System optimization and terrestrial RFI

It was nice seeing the Satnogs team again at Dayton this year! While there, I purchased a pair of M2 Eggbeater antennas (2M and 70cm) and put them up using a short run of high quality coax. The final run, from the outside entry box, enters a VHF/UHF lightning arrestor, then rides a short run of Times Microwave LMR600 coax into an airspy mini. I didn’t know what to expect, but I’ve been pleasantly surprised with the results. I am not yet ready for a tracking array, and this seems like the best I’ll have for some time. My location, on a ridge, allows me to see some satellites that get no more than 10 degrees over the horizon, which satisfies me in terms of performance when I can hear a satellite.

I still have noise and birdies and have been trying to track that down. Some of it may just be electronics in my home and near the antenna and/or the Raspberry Pi. I don’t think anything is ingressing via the coax, which has very good braid, crimped-on connectors, and is high quality. In an attempt to reduce the noise from the Rpi switching supply, I’ve recently put on a 3A Astron linear PS (variable voltage) set at 5.1V and removed the wall wart.

I know some of you have had great success in eliminating local terrestrial noise, but is there a point beyond which I’m unlikely to clean things up? I am slightly OCD when it comes to receiver performance, and I don’t want to endlessly pursue a receiving state that is impossible or very cost prohibitive.

Thanks.

4 Likes

Hi,
nice to hear from a fellow OCD’er (;
Based on your description (would be nice to see some pics of the setup), I would look at grounding the antennas and RF choking the inside parts from the outside, thereby limiting the conducted noise that reaches the antenna via the coax.

The PI (and computers as well) can be pretty noisy, and conducted noise is quite hard to eliminate. First putting the PI in a metal case, then everything in a metal enclosure and mounting everything on a common plate. Choking on the USB and coax to try and eliminate what is possible in every step.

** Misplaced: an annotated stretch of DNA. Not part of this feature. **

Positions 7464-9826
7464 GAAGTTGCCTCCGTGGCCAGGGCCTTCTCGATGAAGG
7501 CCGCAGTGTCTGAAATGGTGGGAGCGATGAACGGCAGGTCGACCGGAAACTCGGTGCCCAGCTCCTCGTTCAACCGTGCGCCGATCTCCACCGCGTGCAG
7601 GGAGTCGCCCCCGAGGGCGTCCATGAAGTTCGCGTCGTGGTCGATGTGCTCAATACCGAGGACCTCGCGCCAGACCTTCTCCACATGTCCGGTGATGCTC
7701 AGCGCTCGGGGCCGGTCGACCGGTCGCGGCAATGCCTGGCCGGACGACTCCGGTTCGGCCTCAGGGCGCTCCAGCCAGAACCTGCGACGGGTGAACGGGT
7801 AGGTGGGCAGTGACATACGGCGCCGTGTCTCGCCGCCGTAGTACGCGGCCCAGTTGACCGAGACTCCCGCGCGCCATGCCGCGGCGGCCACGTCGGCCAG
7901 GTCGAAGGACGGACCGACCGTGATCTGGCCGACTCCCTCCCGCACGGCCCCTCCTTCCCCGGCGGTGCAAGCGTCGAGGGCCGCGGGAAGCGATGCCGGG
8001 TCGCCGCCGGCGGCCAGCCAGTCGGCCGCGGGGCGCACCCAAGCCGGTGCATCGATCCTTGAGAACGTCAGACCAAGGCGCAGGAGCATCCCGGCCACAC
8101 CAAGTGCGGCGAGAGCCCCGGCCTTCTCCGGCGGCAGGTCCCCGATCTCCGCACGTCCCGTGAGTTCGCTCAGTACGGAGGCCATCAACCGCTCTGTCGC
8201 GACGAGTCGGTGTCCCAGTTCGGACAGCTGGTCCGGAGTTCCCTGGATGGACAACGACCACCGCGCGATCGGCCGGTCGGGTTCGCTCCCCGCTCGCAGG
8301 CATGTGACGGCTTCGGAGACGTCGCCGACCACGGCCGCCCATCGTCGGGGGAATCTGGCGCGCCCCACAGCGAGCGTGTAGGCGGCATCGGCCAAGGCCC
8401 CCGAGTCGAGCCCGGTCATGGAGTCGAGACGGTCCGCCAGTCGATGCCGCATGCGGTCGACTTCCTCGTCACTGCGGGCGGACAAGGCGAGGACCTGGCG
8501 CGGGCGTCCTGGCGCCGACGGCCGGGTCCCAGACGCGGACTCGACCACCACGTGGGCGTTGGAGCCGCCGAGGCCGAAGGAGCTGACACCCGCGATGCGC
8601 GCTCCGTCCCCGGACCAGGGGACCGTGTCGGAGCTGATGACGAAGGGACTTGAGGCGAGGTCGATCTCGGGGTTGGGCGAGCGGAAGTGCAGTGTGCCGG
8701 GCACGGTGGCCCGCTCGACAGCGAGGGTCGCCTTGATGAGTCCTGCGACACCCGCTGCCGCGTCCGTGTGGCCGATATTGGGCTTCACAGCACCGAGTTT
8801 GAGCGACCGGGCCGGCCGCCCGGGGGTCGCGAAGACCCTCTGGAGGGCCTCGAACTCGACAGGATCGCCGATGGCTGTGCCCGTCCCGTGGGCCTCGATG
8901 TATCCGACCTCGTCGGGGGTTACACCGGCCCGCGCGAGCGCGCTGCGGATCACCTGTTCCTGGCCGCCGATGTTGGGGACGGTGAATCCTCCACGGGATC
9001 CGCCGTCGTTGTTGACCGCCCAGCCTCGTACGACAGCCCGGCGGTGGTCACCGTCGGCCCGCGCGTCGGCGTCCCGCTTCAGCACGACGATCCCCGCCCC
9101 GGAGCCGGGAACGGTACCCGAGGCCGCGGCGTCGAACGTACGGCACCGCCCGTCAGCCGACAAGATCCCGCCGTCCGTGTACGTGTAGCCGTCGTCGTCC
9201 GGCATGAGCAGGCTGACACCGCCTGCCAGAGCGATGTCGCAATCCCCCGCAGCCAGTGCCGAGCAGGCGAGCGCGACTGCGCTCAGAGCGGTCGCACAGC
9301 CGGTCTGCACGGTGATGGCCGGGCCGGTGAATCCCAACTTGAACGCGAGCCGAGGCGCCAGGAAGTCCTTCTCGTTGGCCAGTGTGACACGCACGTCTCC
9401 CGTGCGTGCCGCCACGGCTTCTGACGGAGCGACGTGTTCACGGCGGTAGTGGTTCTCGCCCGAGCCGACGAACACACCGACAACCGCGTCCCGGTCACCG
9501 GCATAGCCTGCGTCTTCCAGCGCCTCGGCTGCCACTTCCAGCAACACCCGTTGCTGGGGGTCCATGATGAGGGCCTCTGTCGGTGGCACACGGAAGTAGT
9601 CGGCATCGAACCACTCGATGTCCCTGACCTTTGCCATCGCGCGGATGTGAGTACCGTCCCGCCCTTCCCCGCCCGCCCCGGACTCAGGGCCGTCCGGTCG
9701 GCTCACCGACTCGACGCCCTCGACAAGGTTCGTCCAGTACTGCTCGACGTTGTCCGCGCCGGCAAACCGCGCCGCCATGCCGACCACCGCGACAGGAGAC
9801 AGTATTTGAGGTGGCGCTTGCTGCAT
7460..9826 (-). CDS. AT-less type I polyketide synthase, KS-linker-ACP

Have a look at my station image to se a implementation of this. Some things have changed since it was taken, but essentially the same.

Up at the antennas I would recommend a preamp box, either like the mast mounted preamps or a metal enclosure for LNA’s, with N connectors galvanically connected to the chassis. Preferrably grounded via the metal post/pipe down to a dedicated ground rod. Choking on the coax that goes to the receiver to isolate any noise coming from that direction.
Depending on the RF situation at your location, filters might improve on the reception, hooking a spectrum analyzer up to it and looking for strong signals that can be eliminated, like the ~100MHz can be pretty wild on a VHF antenna. Using preamps with BPF is the easy way to deal with this. Or building your own with commonly available modules like the ones from Mini-Circuits and the like. Filters can be placed in front of the receiver as it’s way easier to play with different configurations down in the shack (:

1 Like

Hi SA2KNG,

Thanks for the reply. Sorry for the delay in replying.

I have done some of the things you mention. I have my Pi on an Astron linear variable voltage 3A power supply set at 5VDC, which is much cleaner than the Raspberry Pi “official” power supply, but it doesn’t seem to have helped much. I have toroids on the USB cable, and all of my coax is fed into a junction box on the outside of the house, where it enters lightning arrestors and has a direct 4 inch wide copper strap to a 12 foot ground rod. I think coupled noise is pretty well eliminated, even common mode. I don’t have a pre-amp at the antenna, and have considered dual 2M/440 preamps but with just a 50 foot run of high quality coax, I am not sure what that is going to buy me over a pre-am at the receiver.

Good advice on the spectrum analyzer, and I am going to do a local survey and see what the terrestrial noise sources are, and try to characterize them.

As far as filters, I have a GPIO Labs FM filter in line before the pre-amp, and it is very effective. It delivers a full 10dB more attenuantion than the Nooelect Flamingo I was previously using, and I’m quite pleased with it.

I’l also look into putting my Pi in a metal case, because right now I have it with several other Pi’s, naked, in a 3D printed Pi Rack (Printables)

Thanks again.